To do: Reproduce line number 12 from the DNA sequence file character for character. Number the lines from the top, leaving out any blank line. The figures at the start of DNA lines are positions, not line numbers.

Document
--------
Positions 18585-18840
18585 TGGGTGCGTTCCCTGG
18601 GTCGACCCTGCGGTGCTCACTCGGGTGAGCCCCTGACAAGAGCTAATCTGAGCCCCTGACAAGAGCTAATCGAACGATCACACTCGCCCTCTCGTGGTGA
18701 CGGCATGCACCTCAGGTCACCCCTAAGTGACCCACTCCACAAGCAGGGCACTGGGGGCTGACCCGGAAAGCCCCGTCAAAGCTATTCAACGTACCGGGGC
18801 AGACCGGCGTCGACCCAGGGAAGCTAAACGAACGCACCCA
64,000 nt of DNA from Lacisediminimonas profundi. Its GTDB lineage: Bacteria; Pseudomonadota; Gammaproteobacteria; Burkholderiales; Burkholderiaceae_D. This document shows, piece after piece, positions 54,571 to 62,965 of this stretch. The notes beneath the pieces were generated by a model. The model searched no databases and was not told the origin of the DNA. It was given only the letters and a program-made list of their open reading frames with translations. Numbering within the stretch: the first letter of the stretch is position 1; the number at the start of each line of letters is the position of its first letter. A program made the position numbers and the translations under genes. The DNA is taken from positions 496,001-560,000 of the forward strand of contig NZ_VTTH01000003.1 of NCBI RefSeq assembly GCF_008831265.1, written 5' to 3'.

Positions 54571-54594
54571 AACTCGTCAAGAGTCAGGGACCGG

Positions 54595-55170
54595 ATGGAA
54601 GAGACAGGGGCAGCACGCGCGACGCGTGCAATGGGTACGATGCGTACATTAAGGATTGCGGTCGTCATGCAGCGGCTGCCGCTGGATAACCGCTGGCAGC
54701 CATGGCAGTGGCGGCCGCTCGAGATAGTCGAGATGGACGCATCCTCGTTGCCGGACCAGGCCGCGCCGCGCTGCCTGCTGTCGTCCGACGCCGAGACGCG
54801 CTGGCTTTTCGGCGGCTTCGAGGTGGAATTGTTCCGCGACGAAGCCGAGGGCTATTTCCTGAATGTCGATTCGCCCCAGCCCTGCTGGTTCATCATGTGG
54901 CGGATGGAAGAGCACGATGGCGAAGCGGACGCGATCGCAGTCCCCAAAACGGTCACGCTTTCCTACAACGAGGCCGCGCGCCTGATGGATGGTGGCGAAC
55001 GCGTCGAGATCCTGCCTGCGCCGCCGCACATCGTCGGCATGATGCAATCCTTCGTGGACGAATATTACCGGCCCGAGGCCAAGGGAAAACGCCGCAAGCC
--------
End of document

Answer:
54701 CATGGCAGTGGCGGCCGCTCGAGATAGTCGAGATGGACGCATCCTCGTTGCCGGACCAGGCCGCGCCGCGCTGCCTGCTGTCGTCCGACGCCGAGACGCG